wealthy contemporary arts elite is expected to have to run a gauntlet
of placard-waving protesters from the Stuckist movement wearing monkey
and elephant masks.
year, the Turner Prize makes contemporary art the talk of the airwaves
... Stuckists threaten never to paint again.
they picketed us, the Stuckists seemed to me affable and intelligent
of the prize, such as the tedious Stuckists, say that it is an inside
job. Well you wouldn't ask someone who knows nothing about dogs to judge
Crufts, would you?
time a new list of nominees is announced for the Turner Prize, it elicts
a feeble knee-jerk reaction from an embittered group of artists known
as the "Stuckists". Who cares what this completely and utterly irrelevant
small coterie of self-publicists think? They seem to spend their time
getting publicity by denouncing conceptual art as the devil's work.
The Turner Prize and Becks Futures both entice thousands of young people
into art galleries for the first time every year. They fulfil a valuable
role and the Stuckists should put up or shut up.
Stuckists seem disingenuous. What they want is what everyone else wants
- which is fame. That is why they turn up every year to the Turner to
stand like rabbits in the TV lights.
Stuckist protestors outside Tate Britain lend a festive air to the queue
to get in
be a woman artist is no longer a story, to be a foreign artist winning
Britain's top art prize is not news, and to be abstract hasn't been
shocking for a century. But to be a painter... well, knock me down with
a squirrel-hair brush! The Stuckists have won!
Stuckist movement has offered the Tate 100 paintings by its members
for their collection. If the Tate accepts these ridiculous daubs the
Jackdaw will dance naked - except for his favourite swastika armband
- down Whitehall singing Mamma Mia.
Debbaut explained that the Stuckists had offered a large number of works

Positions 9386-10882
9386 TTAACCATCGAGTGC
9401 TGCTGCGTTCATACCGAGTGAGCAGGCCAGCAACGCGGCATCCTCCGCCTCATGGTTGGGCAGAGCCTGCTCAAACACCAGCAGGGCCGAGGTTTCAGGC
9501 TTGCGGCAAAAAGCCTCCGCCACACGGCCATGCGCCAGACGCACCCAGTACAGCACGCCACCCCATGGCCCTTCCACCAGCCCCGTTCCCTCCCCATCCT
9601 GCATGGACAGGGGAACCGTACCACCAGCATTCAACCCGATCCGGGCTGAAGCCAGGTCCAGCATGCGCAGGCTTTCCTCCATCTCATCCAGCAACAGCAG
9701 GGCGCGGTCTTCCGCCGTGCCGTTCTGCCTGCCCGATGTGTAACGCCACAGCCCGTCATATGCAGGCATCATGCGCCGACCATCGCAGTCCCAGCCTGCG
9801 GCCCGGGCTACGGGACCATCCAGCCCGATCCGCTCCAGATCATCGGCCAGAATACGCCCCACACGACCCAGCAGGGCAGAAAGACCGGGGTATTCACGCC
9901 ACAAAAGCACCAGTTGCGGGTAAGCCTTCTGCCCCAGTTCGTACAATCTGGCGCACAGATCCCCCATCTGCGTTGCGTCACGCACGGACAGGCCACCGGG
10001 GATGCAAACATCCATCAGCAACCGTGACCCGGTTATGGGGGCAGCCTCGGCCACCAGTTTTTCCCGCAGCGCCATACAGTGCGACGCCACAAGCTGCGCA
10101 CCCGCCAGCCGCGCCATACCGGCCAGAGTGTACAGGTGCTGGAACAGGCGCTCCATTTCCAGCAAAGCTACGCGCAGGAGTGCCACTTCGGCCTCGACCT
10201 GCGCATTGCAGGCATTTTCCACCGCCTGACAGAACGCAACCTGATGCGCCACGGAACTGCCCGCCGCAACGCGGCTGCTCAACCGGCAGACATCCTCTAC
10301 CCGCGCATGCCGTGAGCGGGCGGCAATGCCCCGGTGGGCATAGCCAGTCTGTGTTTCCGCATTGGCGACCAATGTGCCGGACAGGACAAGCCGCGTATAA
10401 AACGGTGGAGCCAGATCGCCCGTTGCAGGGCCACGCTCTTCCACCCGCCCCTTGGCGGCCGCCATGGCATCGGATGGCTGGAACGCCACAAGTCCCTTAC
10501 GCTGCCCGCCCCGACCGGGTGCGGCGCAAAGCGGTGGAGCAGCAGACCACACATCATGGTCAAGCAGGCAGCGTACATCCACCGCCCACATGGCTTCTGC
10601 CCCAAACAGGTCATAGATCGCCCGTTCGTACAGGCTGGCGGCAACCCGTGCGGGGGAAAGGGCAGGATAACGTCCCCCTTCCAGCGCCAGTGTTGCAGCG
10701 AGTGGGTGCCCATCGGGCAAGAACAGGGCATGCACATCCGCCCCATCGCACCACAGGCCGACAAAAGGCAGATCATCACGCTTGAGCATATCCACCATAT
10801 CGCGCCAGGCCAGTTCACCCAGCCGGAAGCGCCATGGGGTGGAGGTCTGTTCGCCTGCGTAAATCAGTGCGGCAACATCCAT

to Tate (some, but it was not clear all, as gifts) following an exhibition
held at the Walker Gallery in Liverpool. Curators and the Collection
Committee had recommended against accepting the gift. The Trustees were
advised that there may be some media coverage of the Stuckists likely
negative reaction to this decision.
do not feel that the work is of sufficient quality in terms of accomplishment,
innovation or originality of thought to warrant preservation in perpetuity
in the national collection.
OFILI TRUSTEE SCANDAL
Charity Commission's verdict that Tate broke the law when it bought
The Upper Room from its trustee Chris Ofili is a catastrophe for art
in Britain. For one, it is absurd that the Tate management has played
into the hands of idiotic know-nothings like the Stuckists, who drew
attention to the anomaly.
dismissed as cranks, the Stuckists (so known because Tracey Emin once
accused her then boyfriend, former Stuckist Billy Childish, of being
"stuck") this year precipitated a Charity Commission report into conflict
of interest on the Tate board of trustees.
years they have been the scourge of Brit art and the Turner prize, mounting
"clown protests" outside the Tate Gallery. But the art world
has never seen the Stuckists - a motley crew of ageing punks who rail
against what they call "conceptual art" - as a serious threat
to the establishment. But over the past few weeks the group has become
rather more than simply an irritating thorn in the side of the Tate's
director, Sir Nicholas Serota. They, and in particular their media-savvy
spokesman Charles Thomson, are responsible for orchestrating a highly
effective media campaign to publicly shame Serota and expose what they
claim is the unhealthy favouritism being practised by the gallery.
group, which has been much maligned for its attention-grabbing antics,
is commanding a new respect
obviously regard themselves, and indeed have acted in the public interest
in this instance, and they don't irritate me. I think that as a public
servant I should be here at the service of the public, including the